The naughty side of cosmetics: Microbead pollution & solutions

Everyone loves a good scrub down. Getting in the shower, lathering yourself up with body wash, scrubbing yourself down, stepping out and brushing your teeth, apply globs of facial products, and voila, you’re a clean person!

microbeads

But if you are using products with microbeadsyou may be contributing to the pollution of our waterways. Microbeads are tiny bits of plastic that go into a large number of cosmetic products and are often invisible to the naked eye. These little bits of plastic may help exfoliate your dead skin, but they are then washed down the drain. The big problem with these tiny beads is that they are too small to be filtered out in water treatment facilities, so they pass right through and go into our lakes and oceans.

Well, I know what you’re thinking, “Tiny bits of plastic in our water??? That’s the least of our concerns with water pollution”. Okay, point taken. There can be a lot of trash in our bodies of water, but microbeads are unique.

Microbeads look like food for some marine organisms, so they eat it (yum!). The beads then accumulate in our wildlife and if we choose to eat some fish from these areas, the microbeads can enter the human system. Is that really worth a good shower scrub?

After ample research has shown that these microbeads can accumulate to levels as high as 1.1 million plastic particles per square kilometer, as in Lake Ontario, legislations are starting to put a ban on these products in the Great Lakes states (Check out this NPR article for more details).

Although legislation can lead the way to ban microbeads, you can do your part and stop using products with microbeads! It may be awhile before these products are fully banned, so you need to act now to avoid the products.

How to check your product for microbeads.

When I first learned about the problems with microbeads, I asked the cosmetologist at the drugstore if she could recommend a product without microbeads for me. She looked at me with an epically blank stare and I realized she had no idea what they were. (Cosmetology schools… you need to get on that!). So I realized that I needed to take it into my own hands to figure it out.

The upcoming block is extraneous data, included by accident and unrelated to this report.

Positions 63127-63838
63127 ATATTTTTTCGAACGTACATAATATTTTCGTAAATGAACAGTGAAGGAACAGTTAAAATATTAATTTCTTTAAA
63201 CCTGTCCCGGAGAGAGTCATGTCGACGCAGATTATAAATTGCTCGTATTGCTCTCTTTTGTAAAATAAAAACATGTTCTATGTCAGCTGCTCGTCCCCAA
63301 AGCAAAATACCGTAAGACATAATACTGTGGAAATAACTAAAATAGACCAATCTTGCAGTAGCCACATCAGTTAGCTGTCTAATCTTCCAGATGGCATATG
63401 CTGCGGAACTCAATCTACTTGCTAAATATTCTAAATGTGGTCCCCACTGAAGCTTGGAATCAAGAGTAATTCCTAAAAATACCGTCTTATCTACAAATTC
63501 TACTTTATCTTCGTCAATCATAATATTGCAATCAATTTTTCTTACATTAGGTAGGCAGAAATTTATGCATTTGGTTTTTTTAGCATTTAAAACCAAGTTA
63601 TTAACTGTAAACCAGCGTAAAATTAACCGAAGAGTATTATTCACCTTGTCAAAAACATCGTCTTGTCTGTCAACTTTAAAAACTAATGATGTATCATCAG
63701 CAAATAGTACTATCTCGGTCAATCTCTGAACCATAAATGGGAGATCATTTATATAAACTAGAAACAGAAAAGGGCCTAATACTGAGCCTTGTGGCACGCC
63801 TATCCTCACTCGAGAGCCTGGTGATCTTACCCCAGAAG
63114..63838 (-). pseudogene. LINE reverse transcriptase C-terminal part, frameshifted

1. Look for products that contain polyethylene or polypropylene in the ingredients. That indicates that there are most likely small plastic microbeads in the products. Products that advertise as exfoliants or scrubs should be looked at with extra caution.

2. Download the app. Beat the Microbead is an international campaign against microbeads in cosmetics who created an app where you can scan or look up items to check if they are microbead-free.

3. Buy from companies that have banned microbeads from their products already. Check out Lush for brand that has committed to phasing out microbeads in their products. However, always read the labels because they may still sell the older products that contain plastic!

sugar-scrub

Sugar scrub: Find out more here: http://wellnessmama.com/3628/sugar-scrub-recipe/

4. Make your own products! I definitely need to do more DIY and I think this is the push I need. When you make your own products, you obviously know what goes into them. You can make a sugar face scrub by easily combining 1/2 cup of sugar and 1/4 cup of olive oil. Easy as that. You can also reuse your coffee grounds into a whole body scrub.

 

No one is perfect. It may be hard to phase out these products at all at once. Start by picking products that you think, “Meh, I never really loved that anyways…” Soon it will be easy to choose all micro-bead free products.

Let me know what products you choose to switch out. Find a favourite micro bead alternative…let me know!

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